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Cycling Weekly LA Interview

Cycling Weekly LA Interview

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Published by Cycling Fan
A great piece of journalism right here, from Edward Pickering of Cycling Weekly. A straight faced Pickering interviewed Lance Armstrong in Dec 2008, asking him many important questions - about his training variables, his relationship with Ferrari, his race fees, his alleged "black list" of reporters he doesn't want to talk to, the UCI "gift" he gave, his stance on doping today, his opinion on Paul Kimmage and so on. If you're knowledgeable in LA's revisionist history, you maybe able to count more than a couple of lies in this Q&A.
A great piece of journalism right here, from Edward Pickering of Cycling Weekly. A straight faced Pickering interviewed Lance Armstrong in Dec 2008, asking him many important questions - about his training variables, his relationship with Ferrari, his race fees, his alleged "black list" of reporters he doesn't want to talk to, the UCI "gift" he gave, his stance on doping today, his opinion on Paul Kimmage and so on. If you're knowledgeable in LA's revisionist history, you maybe able to count more than a couple of lies in this Q&A.

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Published by: Cycling Fan on May 28, 2010
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09/27/2013

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LANCE ARMSTRONG: EXCLUSIVEINTERVIEW
 
Wednesday, 3 December 2008
 
 
Edward Pickering
 
Source : http://www.cyclingweekly.co.uk/news/latest/345599/lance-armstrong-exclusive-interview.html
 It’s been a long time since Lance Armstrong spoke to us – some time back in the day, we
 
wereadded to his infamous blacklist. The blacklist never existed, he now informs us, in thisexclusive interview. He also denies that he’s having a mid-life crisis, keeps us in the dark about whether he’ll ride the 2009 Tour, and tells us he doesn’t even know his own VO2 Max  figures.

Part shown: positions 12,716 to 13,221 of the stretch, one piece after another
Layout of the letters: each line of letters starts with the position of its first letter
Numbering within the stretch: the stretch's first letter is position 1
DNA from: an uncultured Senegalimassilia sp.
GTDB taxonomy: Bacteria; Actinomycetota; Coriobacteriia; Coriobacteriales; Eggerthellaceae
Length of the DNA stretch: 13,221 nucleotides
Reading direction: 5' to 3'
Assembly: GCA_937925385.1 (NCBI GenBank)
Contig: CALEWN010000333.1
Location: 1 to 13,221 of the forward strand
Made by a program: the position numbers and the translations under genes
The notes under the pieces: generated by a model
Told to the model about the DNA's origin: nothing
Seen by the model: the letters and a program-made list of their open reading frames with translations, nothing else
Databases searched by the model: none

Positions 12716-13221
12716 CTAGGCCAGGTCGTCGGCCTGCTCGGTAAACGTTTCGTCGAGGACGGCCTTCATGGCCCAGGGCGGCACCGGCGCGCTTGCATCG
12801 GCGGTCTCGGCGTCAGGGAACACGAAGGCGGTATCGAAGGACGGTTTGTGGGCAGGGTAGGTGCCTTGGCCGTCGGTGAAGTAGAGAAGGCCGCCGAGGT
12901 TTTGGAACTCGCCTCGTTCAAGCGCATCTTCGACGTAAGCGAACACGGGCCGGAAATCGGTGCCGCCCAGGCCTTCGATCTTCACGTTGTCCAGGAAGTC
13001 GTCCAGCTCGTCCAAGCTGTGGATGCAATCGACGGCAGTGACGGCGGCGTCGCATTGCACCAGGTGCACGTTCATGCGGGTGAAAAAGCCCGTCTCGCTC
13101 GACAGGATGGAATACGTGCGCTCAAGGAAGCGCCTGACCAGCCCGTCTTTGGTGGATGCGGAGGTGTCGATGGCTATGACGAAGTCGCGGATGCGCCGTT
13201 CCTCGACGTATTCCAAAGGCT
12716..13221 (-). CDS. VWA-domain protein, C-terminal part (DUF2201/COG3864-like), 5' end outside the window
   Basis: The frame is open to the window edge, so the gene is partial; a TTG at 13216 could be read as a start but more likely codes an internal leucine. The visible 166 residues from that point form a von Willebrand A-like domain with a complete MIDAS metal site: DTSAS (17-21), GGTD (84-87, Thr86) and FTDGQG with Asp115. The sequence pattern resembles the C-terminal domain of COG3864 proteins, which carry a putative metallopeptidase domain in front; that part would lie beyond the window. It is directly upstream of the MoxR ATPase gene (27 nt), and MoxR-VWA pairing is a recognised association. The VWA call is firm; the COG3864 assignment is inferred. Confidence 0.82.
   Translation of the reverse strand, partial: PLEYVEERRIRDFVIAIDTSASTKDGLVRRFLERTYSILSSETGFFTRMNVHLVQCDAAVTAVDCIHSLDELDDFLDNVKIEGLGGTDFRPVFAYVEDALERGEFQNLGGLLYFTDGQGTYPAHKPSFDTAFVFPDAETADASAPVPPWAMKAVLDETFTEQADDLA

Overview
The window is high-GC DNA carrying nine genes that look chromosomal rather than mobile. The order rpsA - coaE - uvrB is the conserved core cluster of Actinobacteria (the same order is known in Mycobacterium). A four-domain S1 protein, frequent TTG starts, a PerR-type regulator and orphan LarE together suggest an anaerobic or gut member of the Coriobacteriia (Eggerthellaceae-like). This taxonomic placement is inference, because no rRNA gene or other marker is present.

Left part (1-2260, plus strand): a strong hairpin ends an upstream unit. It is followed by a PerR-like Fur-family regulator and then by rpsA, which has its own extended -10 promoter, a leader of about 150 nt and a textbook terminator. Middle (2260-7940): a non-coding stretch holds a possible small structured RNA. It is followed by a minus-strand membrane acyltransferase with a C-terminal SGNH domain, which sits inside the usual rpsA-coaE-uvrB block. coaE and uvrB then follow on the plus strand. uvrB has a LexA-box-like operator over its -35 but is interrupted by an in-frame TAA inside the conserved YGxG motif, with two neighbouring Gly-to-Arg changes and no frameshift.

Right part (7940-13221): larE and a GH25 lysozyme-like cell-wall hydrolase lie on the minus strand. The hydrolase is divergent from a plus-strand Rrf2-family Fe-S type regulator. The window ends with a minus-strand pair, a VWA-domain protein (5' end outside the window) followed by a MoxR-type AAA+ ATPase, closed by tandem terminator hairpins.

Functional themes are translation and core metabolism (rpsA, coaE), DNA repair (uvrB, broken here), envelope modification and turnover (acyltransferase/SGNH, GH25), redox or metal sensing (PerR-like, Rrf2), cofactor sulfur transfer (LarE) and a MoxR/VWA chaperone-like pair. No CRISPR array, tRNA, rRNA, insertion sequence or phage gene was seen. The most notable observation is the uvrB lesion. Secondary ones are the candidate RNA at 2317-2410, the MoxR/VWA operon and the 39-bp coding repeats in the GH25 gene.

This interview first appeared in the November 27 issue of 
Cycling Weekly
, and is a companion piece to the exclusive Lance Armstrong feature in the current edition of 
Cycle Sport 
. Since theinterview, conducted in Austin, Texas, on November 17, Armstrong has admitted that he intendsto ride the Tour de France, although race organisers ASO have yet to confirm his participation.
CW: Is it a problem if you don’t ride the Tour?
 LA: It depends. I’m not foolish - It’s the biggest bike race in the world, you have a certainamount of exposure that comes with that if you’re talking about the global issue. I’m arguablynot the best person to talk about it.If it comes with other hostility and distractions. Do you want to subject yourself and the cause toa lot of distraction?We’ll just have to see. I’m in no hurry and I don’t think they [Tour organisers ASO] are either.Everybody needs to calm down and get into the season and decide.
 
 
But I love the event. I’ve said it many times. I’ve won it a lot. I know what it means to me andwhat it means to win it.But I’m not trying to play games with them or with you or with anybody.We’ll just have to waitand see.
Will that be a success in terms of US fans? American sports fans don’t know the Girod’Italia as well as the Tour de France.